The number of babies born in withdrawal from drug or alcohol addiction is worrying high countrywide, despite consistent claims that the issue is a Dublin-only matter.
New figures obtained by theshow the 'hidden' crisis is apparent in all parts of the country over the past five years.
HSE records revealed yesterday under the Freedom of Information Act confirmed that 485 babies were born affected by drugs or alcohol between 2014 and 2017 as their mothers were continuing to use drugs, or were drinking heavily, while pregnant.
And a further breakdown of the statistics indicate the problem is evident across the country, with a limited regional breakdown showing:
- 72 Dublin hospital and 74 non-Dublin hospital cases occurred, respectively, in 2014
- 62 and 51, respectively, in 2015
- 51 and 68, respectively, in 2016
- 46 and 61, respectively, in 2017
Asked about the scale of the problem, Taoiseach Leo Varadkar said it is important to remember the number of babies born with addictions is small when compared to 50,000 births in Ireland yearly.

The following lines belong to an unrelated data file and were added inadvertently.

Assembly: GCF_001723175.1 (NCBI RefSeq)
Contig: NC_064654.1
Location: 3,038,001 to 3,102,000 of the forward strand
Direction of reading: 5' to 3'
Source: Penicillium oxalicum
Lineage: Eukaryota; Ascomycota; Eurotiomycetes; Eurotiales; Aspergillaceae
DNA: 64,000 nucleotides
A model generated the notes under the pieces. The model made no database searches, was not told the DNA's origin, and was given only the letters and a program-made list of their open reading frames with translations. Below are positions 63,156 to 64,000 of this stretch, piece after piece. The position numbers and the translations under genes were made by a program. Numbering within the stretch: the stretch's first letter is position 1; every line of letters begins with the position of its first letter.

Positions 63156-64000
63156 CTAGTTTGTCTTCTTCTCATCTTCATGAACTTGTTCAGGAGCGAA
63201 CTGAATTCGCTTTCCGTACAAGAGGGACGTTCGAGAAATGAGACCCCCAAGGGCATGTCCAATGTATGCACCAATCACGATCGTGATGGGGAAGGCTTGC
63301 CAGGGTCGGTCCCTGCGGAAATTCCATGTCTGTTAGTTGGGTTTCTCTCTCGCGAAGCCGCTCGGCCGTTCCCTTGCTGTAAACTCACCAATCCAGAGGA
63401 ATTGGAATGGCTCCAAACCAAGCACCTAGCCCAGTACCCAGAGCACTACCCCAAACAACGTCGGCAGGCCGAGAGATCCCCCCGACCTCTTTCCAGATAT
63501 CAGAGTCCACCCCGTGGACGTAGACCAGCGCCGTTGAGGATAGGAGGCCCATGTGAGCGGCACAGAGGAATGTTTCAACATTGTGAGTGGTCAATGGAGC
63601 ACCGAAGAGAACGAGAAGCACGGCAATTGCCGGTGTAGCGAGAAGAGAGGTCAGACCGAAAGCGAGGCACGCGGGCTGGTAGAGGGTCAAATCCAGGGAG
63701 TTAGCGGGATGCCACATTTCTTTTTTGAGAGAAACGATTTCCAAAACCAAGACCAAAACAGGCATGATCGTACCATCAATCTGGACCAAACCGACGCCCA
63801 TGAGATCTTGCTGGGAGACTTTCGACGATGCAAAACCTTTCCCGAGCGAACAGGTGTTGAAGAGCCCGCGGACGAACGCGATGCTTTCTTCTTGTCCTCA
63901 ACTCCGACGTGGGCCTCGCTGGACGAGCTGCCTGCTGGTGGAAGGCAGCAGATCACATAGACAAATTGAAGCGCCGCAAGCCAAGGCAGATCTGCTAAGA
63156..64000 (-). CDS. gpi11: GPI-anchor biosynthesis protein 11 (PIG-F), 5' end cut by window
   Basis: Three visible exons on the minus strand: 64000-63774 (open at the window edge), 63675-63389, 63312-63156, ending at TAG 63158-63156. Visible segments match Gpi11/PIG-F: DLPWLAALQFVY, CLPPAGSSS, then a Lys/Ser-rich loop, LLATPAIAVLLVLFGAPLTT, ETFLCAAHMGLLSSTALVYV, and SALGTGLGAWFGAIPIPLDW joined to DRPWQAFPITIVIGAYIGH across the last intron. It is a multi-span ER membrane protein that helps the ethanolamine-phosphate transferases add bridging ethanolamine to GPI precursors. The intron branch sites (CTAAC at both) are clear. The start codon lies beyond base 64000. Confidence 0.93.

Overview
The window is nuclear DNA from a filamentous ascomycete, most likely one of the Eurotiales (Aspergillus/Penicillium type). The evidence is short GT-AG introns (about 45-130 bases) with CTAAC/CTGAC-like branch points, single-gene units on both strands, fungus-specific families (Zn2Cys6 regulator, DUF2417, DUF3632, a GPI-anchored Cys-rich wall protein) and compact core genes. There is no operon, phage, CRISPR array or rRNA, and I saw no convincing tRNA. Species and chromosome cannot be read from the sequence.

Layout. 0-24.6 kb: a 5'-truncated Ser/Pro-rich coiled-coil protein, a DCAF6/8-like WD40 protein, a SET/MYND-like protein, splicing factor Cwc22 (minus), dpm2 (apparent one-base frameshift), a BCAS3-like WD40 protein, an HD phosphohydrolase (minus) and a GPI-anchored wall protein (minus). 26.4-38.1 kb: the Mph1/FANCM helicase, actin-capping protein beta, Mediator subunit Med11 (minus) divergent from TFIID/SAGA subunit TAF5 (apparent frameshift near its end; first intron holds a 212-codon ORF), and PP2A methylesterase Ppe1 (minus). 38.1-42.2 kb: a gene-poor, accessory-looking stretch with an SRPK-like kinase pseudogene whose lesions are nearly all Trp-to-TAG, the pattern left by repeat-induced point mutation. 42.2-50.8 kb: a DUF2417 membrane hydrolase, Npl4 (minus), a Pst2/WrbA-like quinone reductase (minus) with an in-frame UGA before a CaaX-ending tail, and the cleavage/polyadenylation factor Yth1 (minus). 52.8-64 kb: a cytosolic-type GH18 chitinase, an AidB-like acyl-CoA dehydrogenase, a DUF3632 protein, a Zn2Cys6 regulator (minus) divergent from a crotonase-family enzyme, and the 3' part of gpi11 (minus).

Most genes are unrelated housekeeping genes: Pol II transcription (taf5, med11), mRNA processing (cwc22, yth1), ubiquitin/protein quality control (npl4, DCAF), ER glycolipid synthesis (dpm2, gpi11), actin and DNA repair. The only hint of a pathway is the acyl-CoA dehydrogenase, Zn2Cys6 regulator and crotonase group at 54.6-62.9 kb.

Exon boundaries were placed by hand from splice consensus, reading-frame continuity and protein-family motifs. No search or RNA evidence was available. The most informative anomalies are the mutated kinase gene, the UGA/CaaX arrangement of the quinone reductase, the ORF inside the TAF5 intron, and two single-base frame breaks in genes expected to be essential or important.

However, he noted that one addiction-related birth, every three days, is "not a small number" and confirmed doctors face real difficulties in how to treat babies in such situations.
The most important thing, obviously, is to identify the fact the mother is addicted in the first instance so she can receive the treatment she needs prior to the baby being born and also thereafter.
"We do have facilities to provide residential care for pregnant women who suffer from addiction. But it can be very difficult.
"Having worked in maternity hospitals and obstetrics," he said, "often women who face addiction don't turn up for their ante-natal appointments and often present very late in pregnancy. So it's a tough job for the professionals to get right."
Holles Street consultant neonatologist Dr Claudine Vavasseur said babies born addicted often have smaller heads, difficult growth and that "just as you see people with addictions, babies go through that withdrawal also".
Giving examples of babies born with alcohol, cocaine, heroin and methadone withdrawal symptoms, Dr Vavasseur said they either have to be treated with other drugs or placed in "a darkened environment with minimal handling". She RTÉ Radio: "Their stay with us can be quite long, and they can be difficult babies."